Earthworms – Ketchuain (Hindi), Vaanapaamulu (Telugu), we used to call them. Have seen a lot of them during my childhood and their sticky, slippery, slender structure sent jitters and made me go Ewwww 😖. I have a few memories too associated with them. My mother used to compare noodles (not the instant ones) to earthworms, especially when we used to demand during the rainy season. Creepy isn’t it? And when we kids used to spot them in parks we used to huddle around them just to ascertain the direction they were moving – coming or going 🤣🤣. Their bodies are such.
That was some nostalgia. Nostalgia because now it seems as ages have passed when I last saw them. Not enough time for me to spend outside as well as no more open spaces available for them to thrive (at least in my knowledge). Connect the dots please 😁. So when the weekly topic was tossed I thought why not remember “Earthworms” in this week dedicated to “Creepy,Crawley creatures”.
Some Wikipedia Information as to what are Earthworms:
“An earthworm is a tube-shaped, segmented wormfound in the phylum Annelida. They have a world-wide distribution and are commonly found living in soil, feeding on live and dead organic matter. An earthworm’s digestive system runs through the length of its body. It conducts respiration through its skin. It has a double transport system composed of coelomic fluid that moves within the fluid-filled coelom and a simple, closed blood circulatory system. It has a central and a peripheral nervous system. The central nervous system consists of two ganglia above the mouth, one on either side, connected to a nerve cord running back along its length to motor neurons and sensory cells in each segment. Large numbers of chemoreceptors are concentrated near its mouth. Circumferential and longitudinal muscles on the periphery of each segment enable the worm to move. Similar sets of muscles line the gut, and their actions move the digesting food toward the worm’s anus.
Earthworms are hermaphrodites: each individual carries both male and female sex organs. As invertebrates, they lack either an internal skeleton or exoskeleton, but maintain their structure with fluid-filled coelom chambers that function as a hydrostatic skeleton.”
That was some basic information, anatomy you can say. Now coming to the point that out of innumerable tiny little creatures what made me choose this literally two-dimensional reptile – my choice was simple considering the amount of good they do for the ecosystem, in short for us.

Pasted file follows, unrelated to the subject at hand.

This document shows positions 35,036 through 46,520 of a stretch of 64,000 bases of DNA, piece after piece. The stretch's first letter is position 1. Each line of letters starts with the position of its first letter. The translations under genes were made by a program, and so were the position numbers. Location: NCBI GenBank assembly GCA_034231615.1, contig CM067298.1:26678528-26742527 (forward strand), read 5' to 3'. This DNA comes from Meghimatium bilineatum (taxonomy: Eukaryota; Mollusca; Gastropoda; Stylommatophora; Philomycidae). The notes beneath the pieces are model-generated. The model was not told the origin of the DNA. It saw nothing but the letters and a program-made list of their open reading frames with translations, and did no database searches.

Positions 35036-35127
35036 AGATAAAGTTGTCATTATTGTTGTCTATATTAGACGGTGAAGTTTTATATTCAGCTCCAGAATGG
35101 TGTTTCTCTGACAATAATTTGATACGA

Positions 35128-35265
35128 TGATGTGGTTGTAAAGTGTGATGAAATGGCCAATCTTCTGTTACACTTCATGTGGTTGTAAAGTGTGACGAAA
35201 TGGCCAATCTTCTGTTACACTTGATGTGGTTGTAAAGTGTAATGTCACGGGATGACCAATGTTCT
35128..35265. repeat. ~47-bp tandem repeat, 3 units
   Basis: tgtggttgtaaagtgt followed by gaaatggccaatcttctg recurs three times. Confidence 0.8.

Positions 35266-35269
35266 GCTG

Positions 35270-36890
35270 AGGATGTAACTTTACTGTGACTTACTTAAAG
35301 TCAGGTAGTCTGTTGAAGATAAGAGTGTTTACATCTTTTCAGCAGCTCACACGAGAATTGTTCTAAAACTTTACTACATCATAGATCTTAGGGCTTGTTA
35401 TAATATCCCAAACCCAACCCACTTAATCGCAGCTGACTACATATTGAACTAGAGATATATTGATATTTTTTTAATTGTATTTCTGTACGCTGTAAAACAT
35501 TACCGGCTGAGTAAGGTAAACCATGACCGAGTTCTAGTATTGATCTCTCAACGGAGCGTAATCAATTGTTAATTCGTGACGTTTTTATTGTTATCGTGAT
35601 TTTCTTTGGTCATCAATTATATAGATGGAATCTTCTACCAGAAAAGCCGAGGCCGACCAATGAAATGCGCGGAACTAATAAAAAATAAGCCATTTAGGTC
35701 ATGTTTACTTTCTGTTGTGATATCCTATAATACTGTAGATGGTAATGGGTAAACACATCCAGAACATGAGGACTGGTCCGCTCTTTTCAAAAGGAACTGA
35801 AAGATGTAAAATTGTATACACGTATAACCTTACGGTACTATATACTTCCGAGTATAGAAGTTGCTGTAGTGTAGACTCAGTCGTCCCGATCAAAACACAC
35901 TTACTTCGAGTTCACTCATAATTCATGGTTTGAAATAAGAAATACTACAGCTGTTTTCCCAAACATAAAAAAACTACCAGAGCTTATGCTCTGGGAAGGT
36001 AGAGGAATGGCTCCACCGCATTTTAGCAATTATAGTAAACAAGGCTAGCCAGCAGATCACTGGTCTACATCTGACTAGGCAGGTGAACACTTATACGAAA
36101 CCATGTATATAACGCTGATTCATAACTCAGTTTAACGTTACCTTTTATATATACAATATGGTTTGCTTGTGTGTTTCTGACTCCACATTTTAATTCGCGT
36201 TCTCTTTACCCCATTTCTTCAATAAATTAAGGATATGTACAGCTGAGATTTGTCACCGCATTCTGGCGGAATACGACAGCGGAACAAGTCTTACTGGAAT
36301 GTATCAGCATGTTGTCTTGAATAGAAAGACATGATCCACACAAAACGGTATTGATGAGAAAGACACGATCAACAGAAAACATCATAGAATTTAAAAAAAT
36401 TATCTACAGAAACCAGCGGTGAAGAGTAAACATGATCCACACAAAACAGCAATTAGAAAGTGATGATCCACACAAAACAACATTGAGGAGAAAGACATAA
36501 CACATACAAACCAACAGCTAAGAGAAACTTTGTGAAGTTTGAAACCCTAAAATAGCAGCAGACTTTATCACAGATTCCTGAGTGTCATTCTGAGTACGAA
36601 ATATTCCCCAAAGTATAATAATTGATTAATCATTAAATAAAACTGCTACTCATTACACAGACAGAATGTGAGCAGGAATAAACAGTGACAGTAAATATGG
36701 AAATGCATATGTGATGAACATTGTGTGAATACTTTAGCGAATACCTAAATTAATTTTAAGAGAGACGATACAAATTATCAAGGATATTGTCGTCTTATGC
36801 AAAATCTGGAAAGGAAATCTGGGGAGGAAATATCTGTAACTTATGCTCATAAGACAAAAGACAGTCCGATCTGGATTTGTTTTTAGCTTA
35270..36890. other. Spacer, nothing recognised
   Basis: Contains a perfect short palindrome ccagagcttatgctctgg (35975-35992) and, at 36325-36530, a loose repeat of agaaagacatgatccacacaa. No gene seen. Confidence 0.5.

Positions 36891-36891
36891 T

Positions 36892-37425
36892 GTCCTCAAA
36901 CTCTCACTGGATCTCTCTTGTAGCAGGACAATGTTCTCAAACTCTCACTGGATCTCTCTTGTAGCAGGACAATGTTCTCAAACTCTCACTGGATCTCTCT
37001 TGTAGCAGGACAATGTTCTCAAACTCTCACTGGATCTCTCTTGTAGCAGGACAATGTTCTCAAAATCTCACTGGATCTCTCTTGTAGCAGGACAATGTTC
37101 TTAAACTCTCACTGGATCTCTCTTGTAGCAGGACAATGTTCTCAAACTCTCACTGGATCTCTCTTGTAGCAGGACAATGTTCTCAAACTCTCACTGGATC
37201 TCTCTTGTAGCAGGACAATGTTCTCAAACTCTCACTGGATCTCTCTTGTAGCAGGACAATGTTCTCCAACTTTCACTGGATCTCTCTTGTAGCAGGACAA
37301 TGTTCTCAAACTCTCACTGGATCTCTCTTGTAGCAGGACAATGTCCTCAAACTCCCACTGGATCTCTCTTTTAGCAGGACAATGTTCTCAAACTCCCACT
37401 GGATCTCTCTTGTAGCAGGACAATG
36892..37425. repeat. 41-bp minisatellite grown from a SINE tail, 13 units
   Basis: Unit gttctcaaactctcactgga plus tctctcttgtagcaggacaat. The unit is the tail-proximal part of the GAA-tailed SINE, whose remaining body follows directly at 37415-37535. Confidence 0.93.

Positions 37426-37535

- Earthworms help improve the drainage system of soil. When they burrow deep into the soil, they aerate the soil thus helping it to retain more water and hence enriching it.
- Earthworms eat the dried up leaves, dead roots and break down the organic matter leaving behind the casts that work as natural fertilizers for the soil. They are rich in minerals like nitrogen, phosphorus, potassium, sulfur, calcium. They are farm friendly, to say the least.
- Their digestive juices and even dead bodies are a rich compost for the soil.
That was a bird’s eye view of what enormous amount of good these tiny creatures do. And I hope there’s no need to explain how soil is related to plants and farm and how they, in turn, are related to the balance of the ecosystem. Basic science folks that we all have learned in school 😁😁.
What Earthworms have taught me? Looks are not at all in relation to the good qualities and character embedded inside – this was basic and cliched but a truth nevertheless. Well, that reminds me of one particular incident where I misjudged and feared a person, though just for a few seconds but I am guilty, no shame in accepting that. As I have already mentioned so many times in the past that my son is autistic and meltdowns are our daily visitors. I was out with him along with my daughter in a crowded area. And BAAM, meltdown knocked my son and he was lying down on road throwing his legs and hands here and there, not letting me get a hold of him and was very aggressive. People were watching me, crossing by me, few stopped to inquire as well but no one lent a helping hand. And I was perplexed and perspiring. A homeless man, with his rugged dirty clothes, a beer can in hand, unkempt hair and nails, all sorts of tacky accessories all over him, swaying to the music walked up to me. I was apprehensive now “Why he is walking towards me?“. I just held my daughter, stood close to my son trying to relax at that moment. But it didn’t take me long to realize that he only meant to help me. He spoke to my son, caressed his hair, his presence calmed down the little one and he stood up and agreed to walk with me again. I thanked him and left but this incident never left my mind. Appearances can be deceptive, period!
Parallels to be drawn: I always found earthworms repulsive for the way they looked – sticky and creepy, but that’s just the way they LOOK, meanwhile doing so much good for others in their short lifespan. In the same way, I feared that man solely based on the way he LOOKED but he did come forward to help me. The flaw lies within me, simple.
For me, it’s more clear now – Appearance Can Be Deceptive. Think beyond that. And in the meantime let the earthworms grow 😊.